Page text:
COLUMBIA — Every fan base has its conspiracy theories and South Carolina is no different. A popular one is that the SEC still views the Gamecocks as interlopers despite their nearly 30-year membership, and there’s an unwritten league rule that if there’s ever a chance to job USC, it must be taken.
The Gamecocks’ current situation would be easier to stomach if that theory was true. As it is, USC basketball is having to readjust its defensive philosophy, mindset and identity so it can actually finish a game with most of its roster intact.
“The way we defend, teams come in and they’re basically, ‘We’re not going to run the offense that we run against everybody else, we’re just going to give it to this guy, and just put your head down,’” coach Frank Martin said. “You hear the coach from the other bench, yelling, ‘Go! Go!’”
Martin’s teams, proudly stubborn of their defensive intensity, are having a hard time living up to that reputation. Their youth-dominated squad can’t consistently stop guards driving to the basket, and when they do, the whistles often negate the effort.
USC is No. 348 (out of 350 teams) in personal fouls per game with 22.5. The Gamecocks went into halftime of Saturday’s win over Vanderbilt with nine players holding two fouls each.
It would be a lot easier to blame it on an overzealous official, or a dark SEC agenda. That way Martin wouldn’t have to keep telling his players to change their style of play game-to-game depending on how frequently he hears the whistle.
“(We have to watch) the hand-checks, and what Frank always tells us is get in the gaps when somebody’s driving so we don’t have to create the fouls that put pressure on the bigs,” guard A.J. Lawson said. “If you get in the gaps, it will stop them from driving.”
College basketball underwent a change for the 2015-16 season, asking officials to watch physical play with a greater emphasis. Anything that restricted an offensive player’s “freedom of movement” should be deemed a foul.
It worked for the game’s viewership numbers. Offensive numbers increased.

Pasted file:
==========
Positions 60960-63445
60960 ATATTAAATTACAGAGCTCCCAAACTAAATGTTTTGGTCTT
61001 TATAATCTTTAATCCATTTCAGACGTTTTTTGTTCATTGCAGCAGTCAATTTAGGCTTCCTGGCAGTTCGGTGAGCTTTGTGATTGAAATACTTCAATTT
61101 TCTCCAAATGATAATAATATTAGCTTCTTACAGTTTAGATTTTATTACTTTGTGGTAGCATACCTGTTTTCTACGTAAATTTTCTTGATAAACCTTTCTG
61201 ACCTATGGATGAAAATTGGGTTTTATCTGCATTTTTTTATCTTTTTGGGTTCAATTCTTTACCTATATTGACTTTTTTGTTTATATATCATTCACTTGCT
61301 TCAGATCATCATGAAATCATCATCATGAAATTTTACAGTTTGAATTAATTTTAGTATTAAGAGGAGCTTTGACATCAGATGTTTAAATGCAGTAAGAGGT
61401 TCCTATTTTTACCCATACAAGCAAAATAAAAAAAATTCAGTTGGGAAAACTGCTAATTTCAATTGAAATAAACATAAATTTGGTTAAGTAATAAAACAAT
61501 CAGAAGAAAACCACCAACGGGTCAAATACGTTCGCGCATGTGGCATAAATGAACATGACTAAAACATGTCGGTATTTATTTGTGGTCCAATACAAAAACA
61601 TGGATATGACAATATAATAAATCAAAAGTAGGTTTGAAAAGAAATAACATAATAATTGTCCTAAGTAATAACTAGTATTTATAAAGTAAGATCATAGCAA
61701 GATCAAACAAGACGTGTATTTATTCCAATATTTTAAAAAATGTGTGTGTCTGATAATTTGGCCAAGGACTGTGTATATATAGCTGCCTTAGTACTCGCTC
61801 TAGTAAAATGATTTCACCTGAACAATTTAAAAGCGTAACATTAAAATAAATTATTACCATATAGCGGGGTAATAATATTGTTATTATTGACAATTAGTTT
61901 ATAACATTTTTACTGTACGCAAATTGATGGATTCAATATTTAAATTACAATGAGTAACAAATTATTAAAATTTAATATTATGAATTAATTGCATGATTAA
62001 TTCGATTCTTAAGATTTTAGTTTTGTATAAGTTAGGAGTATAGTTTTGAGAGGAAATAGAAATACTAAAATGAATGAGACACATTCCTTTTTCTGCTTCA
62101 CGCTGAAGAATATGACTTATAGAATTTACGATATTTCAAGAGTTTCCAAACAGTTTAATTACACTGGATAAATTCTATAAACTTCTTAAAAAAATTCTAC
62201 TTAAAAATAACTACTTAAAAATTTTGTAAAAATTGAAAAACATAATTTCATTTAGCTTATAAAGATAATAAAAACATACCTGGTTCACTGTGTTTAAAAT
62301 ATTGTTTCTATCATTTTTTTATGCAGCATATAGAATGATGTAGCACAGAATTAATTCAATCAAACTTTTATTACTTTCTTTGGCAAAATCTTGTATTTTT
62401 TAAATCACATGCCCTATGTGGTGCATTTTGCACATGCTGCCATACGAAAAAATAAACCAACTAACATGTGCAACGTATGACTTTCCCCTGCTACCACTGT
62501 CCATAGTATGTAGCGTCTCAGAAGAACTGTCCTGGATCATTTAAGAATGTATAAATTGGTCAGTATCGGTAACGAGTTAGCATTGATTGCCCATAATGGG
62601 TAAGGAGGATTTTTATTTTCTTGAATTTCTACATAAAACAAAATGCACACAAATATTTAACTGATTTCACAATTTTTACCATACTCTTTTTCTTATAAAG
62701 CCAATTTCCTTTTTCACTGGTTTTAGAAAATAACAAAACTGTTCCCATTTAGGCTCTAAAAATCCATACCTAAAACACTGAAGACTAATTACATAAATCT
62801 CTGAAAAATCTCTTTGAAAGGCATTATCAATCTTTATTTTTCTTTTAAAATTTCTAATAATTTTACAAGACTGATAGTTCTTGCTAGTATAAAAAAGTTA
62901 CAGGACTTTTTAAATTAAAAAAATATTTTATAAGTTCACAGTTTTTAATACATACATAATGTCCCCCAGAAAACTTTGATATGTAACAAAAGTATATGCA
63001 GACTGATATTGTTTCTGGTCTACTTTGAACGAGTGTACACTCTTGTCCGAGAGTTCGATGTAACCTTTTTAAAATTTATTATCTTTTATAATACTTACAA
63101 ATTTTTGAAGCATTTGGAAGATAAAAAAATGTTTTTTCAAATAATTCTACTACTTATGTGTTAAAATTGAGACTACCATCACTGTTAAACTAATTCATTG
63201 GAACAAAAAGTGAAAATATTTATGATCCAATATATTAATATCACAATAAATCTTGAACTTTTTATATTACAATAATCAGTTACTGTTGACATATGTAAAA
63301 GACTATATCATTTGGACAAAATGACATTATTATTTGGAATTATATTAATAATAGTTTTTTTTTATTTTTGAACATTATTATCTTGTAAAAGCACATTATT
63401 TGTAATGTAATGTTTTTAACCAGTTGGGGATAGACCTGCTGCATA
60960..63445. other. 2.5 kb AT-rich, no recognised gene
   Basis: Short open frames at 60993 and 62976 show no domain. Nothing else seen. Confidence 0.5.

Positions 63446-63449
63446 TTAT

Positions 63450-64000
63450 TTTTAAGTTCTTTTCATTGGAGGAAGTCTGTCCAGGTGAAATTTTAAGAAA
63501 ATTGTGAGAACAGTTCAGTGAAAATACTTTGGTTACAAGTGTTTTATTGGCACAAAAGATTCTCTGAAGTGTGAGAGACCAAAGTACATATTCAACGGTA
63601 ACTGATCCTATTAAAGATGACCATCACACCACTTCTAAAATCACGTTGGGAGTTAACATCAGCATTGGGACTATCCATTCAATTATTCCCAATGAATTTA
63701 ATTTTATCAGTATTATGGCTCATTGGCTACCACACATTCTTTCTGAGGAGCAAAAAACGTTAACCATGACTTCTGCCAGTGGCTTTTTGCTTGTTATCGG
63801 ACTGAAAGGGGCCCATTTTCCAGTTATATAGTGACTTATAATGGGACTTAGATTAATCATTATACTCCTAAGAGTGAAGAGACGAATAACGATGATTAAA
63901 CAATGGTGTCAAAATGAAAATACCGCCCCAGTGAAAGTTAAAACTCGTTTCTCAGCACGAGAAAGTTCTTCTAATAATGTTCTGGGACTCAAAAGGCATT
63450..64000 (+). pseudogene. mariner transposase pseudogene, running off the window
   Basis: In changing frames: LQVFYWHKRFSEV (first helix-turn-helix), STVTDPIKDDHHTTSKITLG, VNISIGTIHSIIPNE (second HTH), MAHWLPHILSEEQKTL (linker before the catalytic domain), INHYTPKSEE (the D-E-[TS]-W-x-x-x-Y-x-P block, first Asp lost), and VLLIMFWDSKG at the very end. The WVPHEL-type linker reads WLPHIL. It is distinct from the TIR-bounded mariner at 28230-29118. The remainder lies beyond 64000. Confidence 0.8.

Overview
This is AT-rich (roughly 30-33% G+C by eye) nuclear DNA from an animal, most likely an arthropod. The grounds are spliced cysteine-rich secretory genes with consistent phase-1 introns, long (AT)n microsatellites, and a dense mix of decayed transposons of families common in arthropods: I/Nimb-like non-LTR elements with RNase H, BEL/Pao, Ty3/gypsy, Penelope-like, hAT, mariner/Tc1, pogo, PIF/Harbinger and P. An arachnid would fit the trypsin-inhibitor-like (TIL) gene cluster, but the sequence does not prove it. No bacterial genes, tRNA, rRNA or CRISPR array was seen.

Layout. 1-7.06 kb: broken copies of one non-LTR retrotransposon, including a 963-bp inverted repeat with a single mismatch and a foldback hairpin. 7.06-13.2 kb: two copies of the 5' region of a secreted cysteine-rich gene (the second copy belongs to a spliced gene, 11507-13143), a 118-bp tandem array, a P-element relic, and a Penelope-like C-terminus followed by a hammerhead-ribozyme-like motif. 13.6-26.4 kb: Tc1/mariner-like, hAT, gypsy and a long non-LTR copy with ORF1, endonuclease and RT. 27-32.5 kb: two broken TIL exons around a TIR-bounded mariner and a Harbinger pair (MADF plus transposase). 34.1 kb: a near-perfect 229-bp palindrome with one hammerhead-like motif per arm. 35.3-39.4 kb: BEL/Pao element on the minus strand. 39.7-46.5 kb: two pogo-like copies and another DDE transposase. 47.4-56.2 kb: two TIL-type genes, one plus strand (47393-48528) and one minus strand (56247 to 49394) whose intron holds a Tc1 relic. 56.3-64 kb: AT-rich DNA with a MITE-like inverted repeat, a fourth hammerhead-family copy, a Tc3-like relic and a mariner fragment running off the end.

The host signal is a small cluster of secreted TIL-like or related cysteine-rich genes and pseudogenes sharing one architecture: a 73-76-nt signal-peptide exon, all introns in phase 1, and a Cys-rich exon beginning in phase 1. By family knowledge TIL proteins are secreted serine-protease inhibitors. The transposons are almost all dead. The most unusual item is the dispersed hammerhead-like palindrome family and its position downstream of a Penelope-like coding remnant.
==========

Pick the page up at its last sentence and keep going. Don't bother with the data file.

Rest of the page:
Frustration on how to play tight, physical defense without getting a foul called increased, too. Bodies colliding under the rim these days are met with a lot of swallowed whistles while hand-checks, swatting at the ball on the perimeter and reach-in fouls are treated as capital crimes.
Examining just one call in the Vanderbilt game pointed the lens on USC’s struggles. An off-balance pass had a Vanderbilt player trying to keep his foot inbounds on the sideline. USC’s Jair Bolden barely brushed the player's jersey with his outstretched arm.
Foul. Martin, already warned for talking about previous calls, complained and was issued his second technical foul in the past three games.
“We got to get better. Got to take charges. You got to put up a fight,” Martin said. “You went to school, that one guy that was older would show up and whack you, and if you didn’t put up a fight, he’s going to whack you again. You might get your butt kicked, but when the game’s over, they’re going to say, ‘All right, don’t mess with that guy anymore.’ And eventually, you get better because of it.
“That’s the one thing that I’m still trying to drag out of some guys, is that you got to put up a fight.”
The foul disparity in the last three games (two of which USC won) had the Gamecocks on top by 13 fouls, one foul and six fouls. Yet teams are getting into the bonus and collecting shooting fouls much more often than the Gamecocks, the last three opponents shooting a staggering 97 free throws to USC’s 41.
That’s not such an issue because free throws didn’t cost USC the one game it lost in the last stretch. And the way the Gamecocks shoot from the line (61.2 percent, No. 345 in the country), free throws haven’t been the key to winning this season anyway.
But trying to play defense the way Martin desires, and the building frustration with not being able to, stings. Especially when about to play an Arkansas team that averages about 20 free-throw attempts per game on Wednesday.
“That’s the main thing, is not letting off the gas,” guard Trae Hannibal said. “Eventually we get in between the gaps and things like that. We work on it in practice so it will translate.”
Translate into better defense or less whistles? That is the question.